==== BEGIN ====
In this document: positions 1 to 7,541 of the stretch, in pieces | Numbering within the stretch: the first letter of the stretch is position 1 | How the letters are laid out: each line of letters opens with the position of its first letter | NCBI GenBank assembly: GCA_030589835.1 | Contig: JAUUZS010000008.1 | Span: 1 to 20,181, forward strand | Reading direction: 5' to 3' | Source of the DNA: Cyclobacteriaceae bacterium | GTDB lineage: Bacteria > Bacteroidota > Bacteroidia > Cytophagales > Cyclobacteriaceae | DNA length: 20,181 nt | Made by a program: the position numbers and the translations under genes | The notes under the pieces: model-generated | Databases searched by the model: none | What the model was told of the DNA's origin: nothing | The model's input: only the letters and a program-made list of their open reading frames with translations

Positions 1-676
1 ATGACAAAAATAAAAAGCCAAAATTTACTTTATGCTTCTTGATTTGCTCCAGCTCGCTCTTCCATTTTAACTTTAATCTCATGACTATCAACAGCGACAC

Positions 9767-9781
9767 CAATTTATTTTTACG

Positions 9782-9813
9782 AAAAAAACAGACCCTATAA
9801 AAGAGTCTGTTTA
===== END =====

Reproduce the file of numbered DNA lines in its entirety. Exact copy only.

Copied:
In this document: positions 1 to 7,541 of the stretch, in pieces | Numbering within the stretch: the first letter of the stretch is position 1 | How the letters are laid out: each line of letters opens with the position of its first letter | NCBI GenBank assembly: GCA_030589835.1 | Contig: JAUUZS010000008.1 | Span: 1 to 20,181, forward strand | Reading direction: 5' to 3' | Source of the DNA: Cyclobacteriaceae bacterium | GTDB lineage: Bacteria > Bacteroidota > Bacteroidia > Cytophagales > Cyclobacteriaceae | DNA length: 20,181 nt | Made by a program: the position numbers and the translations under genes | The notes under the pieces: model-generated | Databases searched by the model: none | What the model was told of the DNA's origin: nothing | The model's input: only the letters and a program-made list of their open reading frames with translations

Positions 1-676
1 ATGACAAAAATAAAAAGCCAAAATTTACTTTATGCTTCTTGATTTGCTCCAGCTCGCTCTTCCATTTTAACTTTAATCTCATGACTATCAACAGCGACAC

Positions 9767-9781
9767 CAATTTATTTTTACG

Positions 9782-9813
9782 AAAAAAACAGACCCTATAA
9801 AAGAGTCTGTTTA